Plant Heritage Conservation Manager is first person to be awarded the John Spedan Lewis Medal by the Linnean Society

Mercy Morris, Conservation Manager at Plant Heritage, became the first person to be awarded the John Spedan Lewis Medal by the Linnean Society of London, at a prestigious ceremony at Burlington House on on 22 May 2015.

Mercy, who joined Plant Heritage in 2007, was chosen to be the first recipient of this newly established medal for her significant and innovative contribution to conservation in the field of horticulture. 

Speaking about receiving this prestigious honour, Mercy said:

“It is somewhere between winning the lottery and being awarded an Oscar; I am so pleased and honoured to be recognised in this way."

Mercy came to horticulture as a second career, studying part-time in order to build up qualifications over a few years. Her first role was in garden retail working for two garden centres as a Marketing Assistant and then Deputy Manager. She then moved to Royal Botanic Gardens, Kew, Wakehurst Place, where she worked in the Water Gardens and then the Southern Hemisphere Garden. During this time she was able to join a seed collecting trip to New Zealand with a Kew team. She joined Plant Heritage (then NCCPG) in 2007 as Plant Conservation Officer, a role she held until 2014. During this time she instigated the Threatened Plants Project and the Plant Guardian scheme. In 2014 she opted to work part-time as Conservation Manager to allow her to study an MSc in Ethnobotany at the University of Kent.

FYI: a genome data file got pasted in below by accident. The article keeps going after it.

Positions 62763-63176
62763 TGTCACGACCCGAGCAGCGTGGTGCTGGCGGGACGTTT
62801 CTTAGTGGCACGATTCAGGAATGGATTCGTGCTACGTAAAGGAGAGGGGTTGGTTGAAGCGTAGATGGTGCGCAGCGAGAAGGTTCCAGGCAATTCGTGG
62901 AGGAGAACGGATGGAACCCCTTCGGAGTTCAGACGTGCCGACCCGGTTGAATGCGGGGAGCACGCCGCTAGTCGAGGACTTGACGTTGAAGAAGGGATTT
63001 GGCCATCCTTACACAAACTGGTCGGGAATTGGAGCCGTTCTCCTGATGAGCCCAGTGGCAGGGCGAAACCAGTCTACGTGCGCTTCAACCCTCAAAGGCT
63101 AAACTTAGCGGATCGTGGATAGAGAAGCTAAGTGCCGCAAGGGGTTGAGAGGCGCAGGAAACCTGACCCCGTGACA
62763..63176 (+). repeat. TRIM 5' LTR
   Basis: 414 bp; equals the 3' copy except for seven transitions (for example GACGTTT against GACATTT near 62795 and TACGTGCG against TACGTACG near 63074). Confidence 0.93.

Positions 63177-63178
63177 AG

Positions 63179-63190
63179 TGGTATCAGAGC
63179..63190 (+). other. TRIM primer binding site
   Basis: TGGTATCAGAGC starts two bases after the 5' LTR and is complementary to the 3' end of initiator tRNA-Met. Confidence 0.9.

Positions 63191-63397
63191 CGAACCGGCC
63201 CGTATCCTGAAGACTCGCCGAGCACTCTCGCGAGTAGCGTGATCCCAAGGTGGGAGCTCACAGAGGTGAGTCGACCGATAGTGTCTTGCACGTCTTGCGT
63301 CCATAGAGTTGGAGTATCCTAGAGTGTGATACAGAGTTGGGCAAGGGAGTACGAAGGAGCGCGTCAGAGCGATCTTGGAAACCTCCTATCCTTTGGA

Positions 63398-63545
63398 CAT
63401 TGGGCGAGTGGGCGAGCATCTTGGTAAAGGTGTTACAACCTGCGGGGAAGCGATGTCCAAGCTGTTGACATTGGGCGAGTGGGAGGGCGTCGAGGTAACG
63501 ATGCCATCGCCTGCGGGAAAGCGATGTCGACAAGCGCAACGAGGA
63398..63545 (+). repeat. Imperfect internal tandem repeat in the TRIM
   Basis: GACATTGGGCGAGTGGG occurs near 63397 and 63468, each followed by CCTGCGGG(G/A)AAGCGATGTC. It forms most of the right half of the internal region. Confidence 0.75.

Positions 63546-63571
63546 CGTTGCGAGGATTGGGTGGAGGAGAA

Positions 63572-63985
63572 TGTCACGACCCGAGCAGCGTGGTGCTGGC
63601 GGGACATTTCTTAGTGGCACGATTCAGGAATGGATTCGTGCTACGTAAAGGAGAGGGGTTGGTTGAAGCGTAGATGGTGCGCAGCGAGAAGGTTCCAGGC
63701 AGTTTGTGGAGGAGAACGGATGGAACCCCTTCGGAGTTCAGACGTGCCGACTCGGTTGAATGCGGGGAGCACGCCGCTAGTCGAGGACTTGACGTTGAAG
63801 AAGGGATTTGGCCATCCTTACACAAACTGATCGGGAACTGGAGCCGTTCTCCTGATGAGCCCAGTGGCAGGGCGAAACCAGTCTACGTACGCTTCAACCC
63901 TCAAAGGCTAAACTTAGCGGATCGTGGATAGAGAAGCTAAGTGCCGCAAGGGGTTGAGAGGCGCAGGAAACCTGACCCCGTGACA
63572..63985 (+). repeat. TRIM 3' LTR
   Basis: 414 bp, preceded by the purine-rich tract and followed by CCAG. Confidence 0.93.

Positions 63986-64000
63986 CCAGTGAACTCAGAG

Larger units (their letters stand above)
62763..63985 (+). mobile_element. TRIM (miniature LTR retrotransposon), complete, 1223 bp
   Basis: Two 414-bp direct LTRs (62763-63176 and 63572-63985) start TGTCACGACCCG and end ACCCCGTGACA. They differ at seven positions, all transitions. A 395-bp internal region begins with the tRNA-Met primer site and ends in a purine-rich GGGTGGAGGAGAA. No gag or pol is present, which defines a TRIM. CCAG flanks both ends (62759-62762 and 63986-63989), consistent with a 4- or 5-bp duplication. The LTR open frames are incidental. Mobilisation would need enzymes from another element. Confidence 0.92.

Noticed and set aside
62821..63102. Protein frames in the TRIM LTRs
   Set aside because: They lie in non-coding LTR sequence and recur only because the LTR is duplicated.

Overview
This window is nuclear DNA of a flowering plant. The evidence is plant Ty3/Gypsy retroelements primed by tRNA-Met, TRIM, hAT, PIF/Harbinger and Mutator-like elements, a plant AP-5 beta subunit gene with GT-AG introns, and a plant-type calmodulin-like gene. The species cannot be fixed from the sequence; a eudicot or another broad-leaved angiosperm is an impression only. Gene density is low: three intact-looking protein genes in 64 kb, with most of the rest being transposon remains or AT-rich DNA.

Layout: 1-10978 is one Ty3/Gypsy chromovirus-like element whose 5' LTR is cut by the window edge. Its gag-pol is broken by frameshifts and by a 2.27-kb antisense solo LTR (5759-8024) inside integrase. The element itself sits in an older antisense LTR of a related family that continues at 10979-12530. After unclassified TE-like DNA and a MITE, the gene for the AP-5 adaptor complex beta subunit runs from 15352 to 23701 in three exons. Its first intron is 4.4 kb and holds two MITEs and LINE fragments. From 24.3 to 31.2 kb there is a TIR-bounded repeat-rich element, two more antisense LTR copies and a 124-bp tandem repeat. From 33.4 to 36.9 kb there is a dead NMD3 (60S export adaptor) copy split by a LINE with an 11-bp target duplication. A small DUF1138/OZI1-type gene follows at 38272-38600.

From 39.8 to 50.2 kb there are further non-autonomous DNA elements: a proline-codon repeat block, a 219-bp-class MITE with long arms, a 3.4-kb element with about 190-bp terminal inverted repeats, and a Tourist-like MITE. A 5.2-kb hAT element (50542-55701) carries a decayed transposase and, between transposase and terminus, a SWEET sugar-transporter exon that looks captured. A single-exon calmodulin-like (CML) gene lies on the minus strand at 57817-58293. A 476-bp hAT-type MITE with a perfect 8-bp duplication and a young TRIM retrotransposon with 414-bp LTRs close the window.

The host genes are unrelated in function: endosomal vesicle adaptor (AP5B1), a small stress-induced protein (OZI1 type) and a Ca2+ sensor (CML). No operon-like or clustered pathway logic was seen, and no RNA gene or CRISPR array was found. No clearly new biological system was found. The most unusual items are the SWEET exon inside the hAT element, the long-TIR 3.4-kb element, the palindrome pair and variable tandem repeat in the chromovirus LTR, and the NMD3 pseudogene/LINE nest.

John Spedan Lewis was the founder of the John Lewis Partnership: he was a skilled business man, but considered himself first and foremost a naturalist. He was a Fellow of the Linnean Society of London from 1933 until his death in 1963. The following year the John Spedan Lewis Foundation was established to support projects closely aligned to Spedan’s personal interests in the field of natural history.

The Trustees of the John Spedan Lewis Foundation decided to commission a medal to mark the 50th anniversary of the Foundation. The medal will be awarded annually at the Anniversary Meeting of the Linnean Society of London to an individual who is making a significant and innovative contribution to conservation, particularly in the fields of either ornithology, entomology or horticulture in the United Kingdom.
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